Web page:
As can be seen here, the power supply is self-contained on the right hand side of the unit. This is where the focus of the attention should be. An initial inspection yielded a disappointing result. With bad electrolytics at the height of my suspicion, I was hoping to spot one or two displaying the classic physical symptoms of bulging or weeping. This would be a sure-sign of trouble, and usually an easy fix. The capacitors all looked physically healthy, though. Time to whip the board out of there for a closer look.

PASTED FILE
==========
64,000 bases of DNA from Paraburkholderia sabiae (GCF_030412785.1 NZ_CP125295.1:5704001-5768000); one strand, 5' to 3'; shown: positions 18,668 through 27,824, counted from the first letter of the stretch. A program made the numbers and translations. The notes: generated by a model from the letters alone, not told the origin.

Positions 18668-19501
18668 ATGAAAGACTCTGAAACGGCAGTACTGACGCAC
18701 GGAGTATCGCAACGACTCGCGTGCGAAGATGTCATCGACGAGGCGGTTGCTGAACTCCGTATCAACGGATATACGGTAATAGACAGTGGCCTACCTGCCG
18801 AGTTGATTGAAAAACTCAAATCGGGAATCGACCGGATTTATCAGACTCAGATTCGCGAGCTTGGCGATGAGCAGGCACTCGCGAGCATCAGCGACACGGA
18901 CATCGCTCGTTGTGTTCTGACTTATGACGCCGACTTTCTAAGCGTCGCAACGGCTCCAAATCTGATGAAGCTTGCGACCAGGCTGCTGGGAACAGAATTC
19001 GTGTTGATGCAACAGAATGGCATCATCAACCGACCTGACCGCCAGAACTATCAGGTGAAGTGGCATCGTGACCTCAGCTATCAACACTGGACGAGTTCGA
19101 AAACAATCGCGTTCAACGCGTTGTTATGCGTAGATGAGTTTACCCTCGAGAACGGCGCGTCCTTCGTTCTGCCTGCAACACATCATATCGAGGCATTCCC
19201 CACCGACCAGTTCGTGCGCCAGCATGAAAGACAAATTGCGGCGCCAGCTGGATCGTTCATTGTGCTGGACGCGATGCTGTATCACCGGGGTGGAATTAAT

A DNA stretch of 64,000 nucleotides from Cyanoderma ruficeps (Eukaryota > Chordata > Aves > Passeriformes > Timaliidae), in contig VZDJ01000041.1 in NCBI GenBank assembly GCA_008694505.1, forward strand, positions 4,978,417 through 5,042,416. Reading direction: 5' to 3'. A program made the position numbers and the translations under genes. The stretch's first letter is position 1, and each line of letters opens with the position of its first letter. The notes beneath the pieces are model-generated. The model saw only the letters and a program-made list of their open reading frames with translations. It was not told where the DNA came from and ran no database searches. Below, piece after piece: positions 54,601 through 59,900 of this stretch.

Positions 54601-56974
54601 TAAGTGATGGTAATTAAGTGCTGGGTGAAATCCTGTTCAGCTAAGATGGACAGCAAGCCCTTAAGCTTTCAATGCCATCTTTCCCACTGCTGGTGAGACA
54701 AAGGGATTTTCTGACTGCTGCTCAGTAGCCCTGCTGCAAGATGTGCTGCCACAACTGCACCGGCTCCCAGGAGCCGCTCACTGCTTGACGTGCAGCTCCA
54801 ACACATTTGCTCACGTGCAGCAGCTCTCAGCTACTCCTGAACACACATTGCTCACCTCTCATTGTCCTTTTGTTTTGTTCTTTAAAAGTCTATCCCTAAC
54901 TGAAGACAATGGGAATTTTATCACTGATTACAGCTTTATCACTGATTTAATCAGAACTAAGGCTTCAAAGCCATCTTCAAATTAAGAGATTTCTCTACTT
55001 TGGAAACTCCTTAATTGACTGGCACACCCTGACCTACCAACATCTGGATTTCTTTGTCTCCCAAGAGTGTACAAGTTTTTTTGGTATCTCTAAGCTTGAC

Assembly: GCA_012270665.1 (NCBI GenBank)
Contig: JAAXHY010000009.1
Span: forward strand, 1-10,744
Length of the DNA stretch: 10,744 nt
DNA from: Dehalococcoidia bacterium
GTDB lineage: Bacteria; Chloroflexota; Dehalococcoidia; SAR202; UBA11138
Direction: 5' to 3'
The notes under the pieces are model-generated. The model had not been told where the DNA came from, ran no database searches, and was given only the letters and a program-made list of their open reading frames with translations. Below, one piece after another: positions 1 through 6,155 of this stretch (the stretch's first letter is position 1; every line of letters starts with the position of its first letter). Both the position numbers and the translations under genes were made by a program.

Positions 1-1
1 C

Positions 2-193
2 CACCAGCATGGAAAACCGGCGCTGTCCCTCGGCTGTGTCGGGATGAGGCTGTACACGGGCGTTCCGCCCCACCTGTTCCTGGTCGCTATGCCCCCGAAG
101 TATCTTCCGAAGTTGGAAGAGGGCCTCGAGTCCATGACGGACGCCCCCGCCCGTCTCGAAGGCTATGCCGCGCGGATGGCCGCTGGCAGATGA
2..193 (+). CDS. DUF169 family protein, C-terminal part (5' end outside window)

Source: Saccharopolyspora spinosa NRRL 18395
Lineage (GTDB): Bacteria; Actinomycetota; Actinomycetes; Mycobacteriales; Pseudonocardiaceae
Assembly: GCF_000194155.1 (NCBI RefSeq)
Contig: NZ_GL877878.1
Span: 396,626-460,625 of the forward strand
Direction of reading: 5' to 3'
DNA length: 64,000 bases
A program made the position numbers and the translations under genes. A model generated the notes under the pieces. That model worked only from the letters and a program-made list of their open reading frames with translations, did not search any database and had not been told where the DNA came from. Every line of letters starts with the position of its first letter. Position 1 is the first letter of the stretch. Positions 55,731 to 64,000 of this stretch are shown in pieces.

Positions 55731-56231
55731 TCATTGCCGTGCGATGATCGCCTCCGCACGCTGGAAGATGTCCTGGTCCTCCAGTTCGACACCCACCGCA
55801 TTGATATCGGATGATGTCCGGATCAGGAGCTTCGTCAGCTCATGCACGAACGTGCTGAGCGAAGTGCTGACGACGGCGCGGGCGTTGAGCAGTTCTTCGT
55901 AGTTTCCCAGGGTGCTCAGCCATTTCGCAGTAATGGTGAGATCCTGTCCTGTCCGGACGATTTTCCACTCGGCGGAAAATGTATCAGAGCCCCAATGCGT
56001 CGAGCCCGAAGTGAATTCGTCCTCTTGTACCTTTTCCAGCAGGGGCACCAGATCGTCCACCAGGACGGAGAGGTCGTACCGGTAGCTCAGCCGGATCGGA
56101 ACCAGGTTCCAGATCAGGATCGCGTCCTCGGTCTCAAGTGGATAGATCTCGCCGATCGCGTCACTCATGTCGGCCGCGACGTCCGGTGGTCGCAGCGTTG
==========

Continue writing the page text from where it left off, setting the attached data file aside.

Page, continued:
Looking more closely at the PSU board itself, there were no obvious (physical) causes for concern. I didn’t spot any dry joints on the underneath of the board either. The focus of this investigation should be the primary side of the PSU because the symptom is that the PSU completely fails to start. The primary side is marked clearly on the board and consists of everything to the left of the yellow-banded transformer. The transformer bridges the electrical gap between primary and secondary sides of the PSU. It’s an electrical gap because there is actually no direct electrical connection between primary and secondary sides. The two sides are said to be electrically ‘isolated’. This is important because we have dangerous high voltage mains A.C. on one side of the transformer, and then low voltage rectified D.C. on the other side of the transformer. Never the twain shall meet!!!